1966: University of NSW installs an IBM 360/50 general purpose computer with 24-bit addressing capable of processing data items of 32 bits, 64 bits or 15 decimal digits, and it seems possible that a graphics display might be provided. Texas Instruments makes available the first generation of medium-scale integrated circuits allowing a team being Gordon Rose, Murray Allen and Trevor Pearcey to develop the programmable, multi-user INTERGRAPHIC.

1968: Douglas Engelbart demonstrates his system of keyboard, numeric keypad, mouse and windows at the Joint Computer Conference in San Francisco. He demonstrates use of a word processor, hypertext system and remote collaborative work with colleagues.

1969: UNIX is developed at Bell Laboratories by Thompson and Ritchie.

October 1971: The birth of email, as Roy Tomlinson, the father of @, sent the first message between two computers in October 1971. Mr. Tomlinson can?t remember what he actually wrote. He then worked for a company called BBN Technologies, working on a project to link computers called ARPAnet, the precursor of the Internet. Mr. Tomlinson used @ as he wanted to send message directly to people, not to a numbered mailbox. A decade later a permanent email connection was created between USA and Australia and ARPAnet was established for a group of researchers including Professor Bob Kummerfield (Sydney University) and Piers Lauder.

1971: Invention of micro-processor, and Texas Instruments works on a math calculator.

1972, (See Sinclair, pp. 174ff): From 1972, Gary Kildall using a new Intel 8008 microprocessor chip, writing a programming language for it, having earlier worked on Intel?s 4004 chip. Kildall and a friend, John Torode, developed a disk drive system which could store information, by 1974. Kildall and his wife began Digital Research and sold software and a CP/M operating system. Gates at this time was wanting to make CP/M an industry standard. (By late 1978, Gates was considering a merger with Kildall?s Digital. The Gates/Kildall friendship untangled in 1979, when Kildall used a BASIC program to compete with Microsoft?s BASIC. So Gates then became interested in Unix.

1972: The first email message is sent by computer engineer Ray Tomlinson across the ARPANET network. This is the precursor to the Internet, the application that launches the digital information revolution. Tomlinson is also responsible for choosing the @ sign as the locator symbol in electronic addresses. Tomlinson has said about his first message: "I have no idea what the first one was. It might have been the first line from Lincoln's Gettysburg address for all I know. The only thing I know was it was all in upper case."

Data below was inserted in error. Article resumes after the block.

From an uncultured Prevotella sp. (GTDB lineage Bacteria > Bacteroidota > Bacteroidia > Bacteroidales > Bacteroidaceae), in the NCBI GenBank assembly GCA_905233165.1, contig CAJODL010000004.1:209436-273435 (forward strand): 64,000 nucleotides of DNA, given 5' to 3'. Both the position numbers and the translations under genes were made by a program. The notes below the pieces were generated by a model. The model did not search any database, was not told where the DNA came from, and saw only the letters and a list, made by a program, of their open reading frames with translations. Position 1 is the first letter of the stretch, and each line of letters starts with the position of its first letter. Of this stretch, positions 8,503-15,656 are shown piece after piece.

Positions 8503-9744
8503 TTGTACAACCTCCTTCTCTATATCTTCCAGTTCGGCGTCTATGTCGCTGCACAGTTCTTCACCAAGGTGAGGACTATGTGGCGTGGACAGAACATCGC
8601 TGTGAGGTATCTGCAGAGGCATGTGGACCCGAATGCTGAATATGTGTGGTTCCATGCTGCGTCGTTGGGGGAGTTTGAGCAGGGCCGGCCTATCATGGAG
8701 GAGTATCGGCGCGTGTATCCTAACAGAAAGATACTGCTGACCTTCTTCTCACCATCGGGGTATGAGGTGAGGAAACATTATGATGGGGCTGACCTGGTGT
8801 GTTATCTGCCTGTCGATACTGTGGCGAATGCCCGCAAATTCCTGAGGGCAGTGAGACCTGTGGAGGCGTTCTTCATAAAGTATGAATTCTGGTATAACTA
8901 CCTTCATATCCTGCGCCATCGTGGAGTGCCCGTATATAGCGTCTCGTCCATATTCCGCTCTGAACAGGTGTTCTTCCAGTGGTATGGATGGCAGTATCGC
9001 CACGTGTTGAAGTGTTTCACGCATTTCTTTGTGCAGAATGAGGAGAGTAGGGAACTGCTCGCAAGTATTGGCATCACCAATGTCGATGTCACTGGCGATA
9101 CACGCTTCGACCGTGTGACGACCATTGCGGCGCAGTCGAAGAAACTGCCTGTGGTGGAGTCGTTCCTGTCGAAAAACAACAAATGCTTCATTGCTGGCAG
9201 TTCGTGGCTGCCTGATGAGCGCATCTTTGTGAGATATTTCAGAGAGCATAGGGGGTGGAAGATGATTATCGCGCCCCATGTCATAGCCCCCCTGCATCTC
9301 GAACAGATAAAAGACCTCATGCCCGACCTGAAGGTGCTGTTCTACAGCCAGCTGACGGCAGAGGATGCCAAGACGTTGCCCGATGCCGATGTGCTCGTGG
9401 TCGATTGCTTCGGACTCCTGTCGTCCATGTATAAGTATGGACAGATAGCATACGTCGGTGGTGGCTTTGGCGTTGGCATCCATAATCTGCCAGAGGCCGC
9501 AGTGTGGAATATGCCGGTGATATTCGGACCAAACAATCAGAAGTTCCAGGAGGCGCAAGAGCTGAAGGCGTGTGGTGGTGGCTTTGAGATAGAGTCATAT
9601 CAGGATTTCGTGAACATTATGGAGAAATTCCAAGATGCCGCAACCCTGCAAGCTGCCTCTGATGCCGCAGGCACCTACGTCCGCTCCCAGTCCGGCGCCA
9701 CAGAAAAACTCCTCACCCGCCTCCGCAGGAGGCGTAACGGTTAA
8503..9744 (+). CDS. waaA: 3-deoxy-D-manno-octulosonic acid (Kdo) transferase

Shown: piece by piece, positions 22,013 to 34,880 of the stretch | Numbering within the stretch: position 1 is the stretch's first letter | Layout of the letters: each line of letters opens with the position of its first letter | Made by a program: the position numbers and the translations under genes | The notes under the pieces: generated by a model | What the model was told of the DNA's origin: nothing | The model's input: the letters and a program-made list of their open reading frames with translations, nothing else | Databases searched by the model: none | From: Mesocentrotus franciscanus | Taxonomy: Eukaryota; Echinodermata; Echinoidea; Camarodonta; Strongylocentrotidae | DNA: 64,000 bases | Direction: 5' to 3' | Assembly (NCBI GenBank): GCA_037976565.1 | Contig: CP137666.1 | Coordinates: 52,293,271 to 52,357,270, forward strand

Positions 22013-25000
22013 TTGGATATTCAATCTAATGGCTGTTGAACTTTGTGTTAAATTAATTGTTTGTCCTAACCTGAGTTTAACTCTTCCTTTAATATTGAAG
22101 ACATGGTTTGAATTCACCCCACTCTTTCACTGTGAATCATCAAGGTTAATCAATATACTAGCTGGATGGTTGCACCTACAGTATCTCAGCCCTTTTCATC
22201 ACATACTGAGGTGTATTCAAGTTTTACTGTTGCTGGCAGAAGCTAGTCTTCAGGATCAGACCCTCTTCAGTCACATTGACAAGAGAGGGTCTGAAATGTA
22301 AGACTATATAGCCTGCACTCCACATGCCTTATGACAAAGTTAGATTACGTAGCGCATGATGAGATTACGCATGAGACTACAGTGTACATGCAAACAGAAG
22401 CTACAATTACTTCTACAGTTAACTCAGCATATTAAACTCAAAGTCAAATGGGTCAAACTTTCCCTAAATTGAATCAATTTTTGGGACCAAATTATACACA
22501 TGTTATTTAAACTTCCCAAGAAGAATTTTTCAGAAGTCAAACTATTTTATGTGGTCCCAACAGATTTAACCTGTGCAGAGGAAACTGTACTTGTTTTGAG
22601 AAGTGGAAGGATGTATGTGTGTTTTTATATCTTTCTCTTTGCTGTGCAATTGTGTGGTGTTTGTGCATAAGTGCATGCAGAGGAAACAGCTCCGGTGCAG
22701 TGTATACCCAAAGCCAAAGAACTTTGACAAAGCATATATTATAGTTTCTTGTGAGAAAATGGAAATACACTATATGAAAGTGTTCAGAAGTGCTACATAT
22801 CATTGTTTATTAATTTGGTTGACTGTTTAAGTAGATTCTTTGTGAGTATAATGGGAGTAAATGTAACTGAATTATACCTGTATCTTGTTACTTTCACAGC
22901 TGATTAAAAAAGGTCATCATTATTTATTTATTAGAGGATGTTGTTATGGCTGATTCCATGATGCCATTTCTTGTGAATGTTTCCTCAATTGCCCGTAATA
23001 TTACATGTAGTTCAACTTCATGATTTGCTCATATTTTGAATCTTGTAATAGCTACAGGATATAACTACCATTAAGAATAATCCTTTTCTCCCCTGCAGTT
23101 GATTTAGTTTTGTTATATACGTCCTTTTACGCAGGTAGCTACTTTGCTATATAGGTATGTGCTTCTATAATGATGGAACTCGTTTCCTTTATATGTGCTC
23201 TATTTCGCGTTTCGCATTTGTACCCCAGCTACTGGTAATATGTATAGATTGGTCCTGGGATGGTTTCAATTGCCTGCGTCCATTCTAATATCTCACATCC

1973: Xerox Alto produces the first bit-mapped graphics, the first mouse, and the Ethernet network protocol which later dominates networking. In 1973: Work begins on the protocol later called TCP/IP, developed by a group headed by Vinton Cerf from Stanford University and Bob Kahn from DARPA. This new protocol allows diverse computer networks to interconnect and communicate with each other.

1974, (see p. 175), re Kildall, and an agreement with Gates. See p. 183 re Tim Paterson as "father of DOS", at Seattle Computers, developer of the 8086 CPU board, which Digital Research wanted to apply for 16-bit CP/M work. See also, QDOS release by Tim Paterson, (Quick and Dirty Operating System).

1974, The "father/designer of the first personal computer", Ed Roberts of Albuquerque, New Mexico, designed the Altair computer with an 8080 Intel chip, using a BASIC program. US computer hobbyists go wild to buy a unit. Within five years, 200 different brands of microcomputers were available.

1974, Bill Gates and his friend Paul Allen deal with Ed Roberts, regarding BASIC, and new Intel 8080 chip, and the Altair computer. Gates writes a BASIC program for a microcomputer (the Altair), thus the origins of Microsoft Basic.

1974: First use of the term, Internet, by Vinton Cerf and Bob Kahn in a paper on Transmission Control Protocol. In 1974: Jim Rowe at Electronics Australia develops the world's first commercial electronic computer kit.

1975: After seeing an article in Popular Electronics magazine, Bill Gates and Paul Allen develop a computer language for the Altair 8800 computer.

1975: UNIX is released to universities world-wide for free. Half-inch reel tapes are supplied as source code for the PDP-11. The University of NSW is the first site in Australia running UNIX (Level 6) for Operating Systems studies with Australia's first UNIX guru, John Lions.

1975: Bill Gates and Paul Allen found Microsoft. They dealt with MITS (Ed Roberts, Micro Instrumentations and Telemetry Systems) and talk BASIC programming, operating systems and software licensing, etc. MITS releases a floppy disk data storage system, Gates works on a DISK BASIC. Appearance of first software piracy to Gates? annoyance. Computer enthusiasts tend to move to live/work in Silicon Valley, California. 1977, see p. 111, p. 120, Commodore releases the Pet computer, and Tandy considers the Radio Shack TRS-80. Apple also rises. With their TRS-80 computer, Tandy looked to Microsoft with interest. Silicon Valley spawns the semi-conductor industry - and Apple Computers.

1975: Since 1975, increases in microprocessor speed have doubled every 24 months. (Sun Microsystems chairman Scott McNealy, quoted in The Weekend Australian, 14-15 April 2001)